Attorney Who Exposed DuPont's Teflon Treachery Wins 'Alternative Nobel Prize'
WASHINGTON – Robert Bilott, the Ohio attorney who exposed DuPont's cover-up of the dangers of a cancer-causing Teflon chemical, is a 2017 laureate of the Right Livelihood Award, widely known as the "alternative Nobel Prize."
The jury for the award, based in Stockholm, gave Bilott this year's award for “exposing a decades-long history of chemical pollution, winning long-sought justice for the victims, and setting a precedent for effective regulation on hazardous substances.”
“I hope that this honor helps spread awareness and recognition of the urgent need to take further steps to protect our drinking water, and the ability and power of local residents and communities to ensure that such steps are taken,” Bilott said in the organization's press release.
In 1998 Bilott was hired by a family in Parkersburg, W.Va., to investigate mysterious deaths of cattle who grazed downstream from DuPont's Washington Works plant. He uncovered documents that showed DuPont had polluted the drinking water of communities throughout the mid-Ohio River Valley with a compound used to make Teflon, known as C8 or PFOA.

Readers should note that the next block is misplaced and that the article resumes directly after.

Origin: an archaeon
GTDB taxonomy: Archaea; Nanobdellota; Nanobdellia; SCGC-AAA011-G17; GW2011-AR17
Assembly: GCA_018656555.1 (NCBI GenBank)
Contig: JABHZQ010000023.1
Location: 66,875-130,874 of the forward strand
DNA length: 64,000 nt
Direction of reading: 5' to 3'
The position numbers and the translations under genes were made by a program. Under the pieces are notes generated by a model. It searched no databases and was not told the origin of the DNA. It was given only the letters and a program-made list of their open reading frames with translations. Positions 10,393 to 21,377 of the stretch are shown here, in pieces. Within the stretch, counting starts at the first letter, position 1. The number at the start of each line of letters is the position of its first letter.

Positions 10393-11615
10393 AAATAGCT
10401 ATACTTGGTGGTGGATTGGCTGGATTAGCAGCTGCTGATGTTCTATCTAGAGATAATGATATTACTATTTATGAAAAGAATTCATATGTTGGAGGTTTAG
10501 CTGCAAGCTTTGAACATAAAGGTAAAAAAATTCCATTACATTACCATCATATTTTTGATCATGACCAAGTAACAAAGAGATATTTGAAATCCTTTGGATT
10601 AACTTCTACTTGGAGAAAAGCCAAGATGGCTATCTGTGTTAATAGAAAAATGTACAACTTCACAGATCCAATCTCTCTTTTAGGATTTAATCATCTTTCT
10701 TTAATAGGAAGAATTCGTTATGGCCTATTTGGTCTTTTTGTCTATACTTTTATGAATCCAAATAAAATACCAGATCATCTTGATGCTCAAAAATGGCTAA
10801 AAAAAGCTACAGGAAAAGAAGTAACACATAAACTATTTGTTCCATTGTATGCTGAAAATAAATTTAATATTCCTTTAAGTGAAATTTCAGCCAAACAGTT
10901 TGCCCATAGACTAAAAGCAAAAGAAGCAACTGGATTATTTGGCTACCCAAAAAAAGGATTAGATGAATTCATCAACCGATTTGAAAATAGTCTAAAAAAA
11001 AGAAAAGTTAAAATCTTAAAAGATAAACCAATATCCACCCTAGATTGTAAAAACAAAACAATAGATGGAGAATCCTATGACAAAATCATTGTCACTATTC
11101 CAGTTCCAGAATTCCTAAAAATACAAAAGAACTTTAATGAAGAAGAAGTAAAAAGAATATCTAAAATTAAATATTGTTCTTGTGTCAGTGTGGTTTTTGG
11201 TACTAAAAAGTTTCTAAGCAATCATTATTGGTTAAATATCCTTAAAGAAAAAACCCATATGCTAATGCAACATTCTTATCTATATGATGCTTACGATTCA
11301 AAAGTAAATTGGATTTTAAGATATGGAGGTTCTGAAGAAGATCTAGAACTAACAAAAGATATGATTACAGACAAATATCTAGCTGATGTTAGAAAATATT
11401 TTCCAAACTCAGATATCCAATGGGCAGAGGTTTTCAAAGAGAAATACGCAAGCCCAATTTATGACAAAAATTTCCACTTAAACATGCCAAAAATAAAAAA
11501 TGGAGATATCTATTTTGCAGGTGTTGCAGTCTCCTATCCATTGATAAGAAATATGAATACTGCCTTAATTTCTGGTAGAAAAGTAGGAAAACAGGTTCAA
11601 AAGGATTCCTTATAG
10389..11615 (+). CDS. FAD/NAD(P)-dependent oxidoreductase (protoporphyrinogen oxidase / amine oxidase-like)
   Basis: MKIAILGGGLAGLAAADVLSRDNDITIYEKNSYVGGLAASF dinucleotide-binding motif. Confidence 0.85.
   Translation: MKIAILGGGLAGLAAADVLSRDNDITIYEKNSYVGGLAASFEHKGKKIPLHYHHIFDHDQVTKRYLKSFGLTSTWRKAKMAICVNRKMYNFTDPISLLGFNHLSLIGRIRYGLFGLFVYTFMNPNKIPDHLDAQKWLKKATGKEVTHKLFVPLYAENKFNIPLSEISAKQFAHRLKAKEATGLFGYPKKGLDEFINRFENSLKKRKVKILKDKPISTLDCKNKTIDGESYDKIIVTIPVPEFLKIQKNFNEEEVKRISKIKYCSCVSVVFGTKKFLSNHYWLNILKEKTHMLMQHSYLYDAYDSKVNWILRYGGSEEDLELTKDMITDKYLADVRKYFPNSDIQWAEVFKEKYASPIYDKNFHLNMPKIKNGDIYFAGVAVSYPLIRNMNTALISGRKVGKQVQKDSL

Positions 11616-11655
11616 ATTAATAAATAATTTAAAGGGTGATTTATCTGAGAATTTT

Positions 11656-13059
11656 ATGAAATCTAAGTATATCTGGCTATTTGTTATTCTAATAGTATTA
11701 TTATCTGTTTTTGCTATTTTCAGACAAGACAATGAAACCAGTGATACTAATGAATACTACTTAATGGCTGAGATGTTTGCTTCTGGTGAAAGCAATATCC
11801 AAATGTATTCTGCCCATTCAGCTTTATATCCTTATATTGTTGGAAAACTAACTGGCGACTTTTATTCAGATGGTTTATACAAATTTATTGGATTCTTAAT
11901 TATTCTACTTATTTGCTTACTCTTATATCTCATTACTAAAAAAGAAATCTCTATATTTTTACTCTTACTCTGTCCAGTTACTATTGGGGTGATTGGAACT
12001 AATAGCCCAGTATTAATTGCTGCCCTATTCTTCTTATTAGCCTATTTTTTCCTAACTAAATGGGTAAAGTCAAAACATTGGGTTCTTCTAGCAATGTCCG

That discovery led to revelations that an entire class of chemicals known as PFCs, used since the 1950s in hundreds of consumer products, polluted the blood of virtually all Americans, and that of people and animals worldwide. In 2006, under pressure from the Environmental Protection Agency, DuPont, 3M and other U.S. chemical companies agreed to phase out PFOA.
Bilott brought a class-action suit against DuPont on behalf of 50,000 Parkersburg-area residents, which the company settled in 2005 for more than $300 million. A scientific panel funded by DuPont as part of the settlement linked PFOA to kidney and testicular cancer, thyroid disorders and other diseases. Subsequent research found that extremely low doses of PFOA and closely related PFCs can harm hormones and children's immune systems. PFCS pollute drinking water for at least 15 million Americans in 27 states, yet the EPA has not set a legal limit.
"Rob Bilott's been called DuPont's worst nightmare, but he's also an authentic American environmental hero," said Ken Cook, president of EWG, which was alerted to the dangers of PFCs by Bilott's work. EWG has since conducted a number of groundbreaking studies on these chemicals. "Without his bulldog determination, DuPont might still be covering up PFOA's health hazards. It's shameful that two decades after Rob brought this health threat to EPA's attention, the agency is still dragging its feet on setting a legally enforceable, health-protective standard."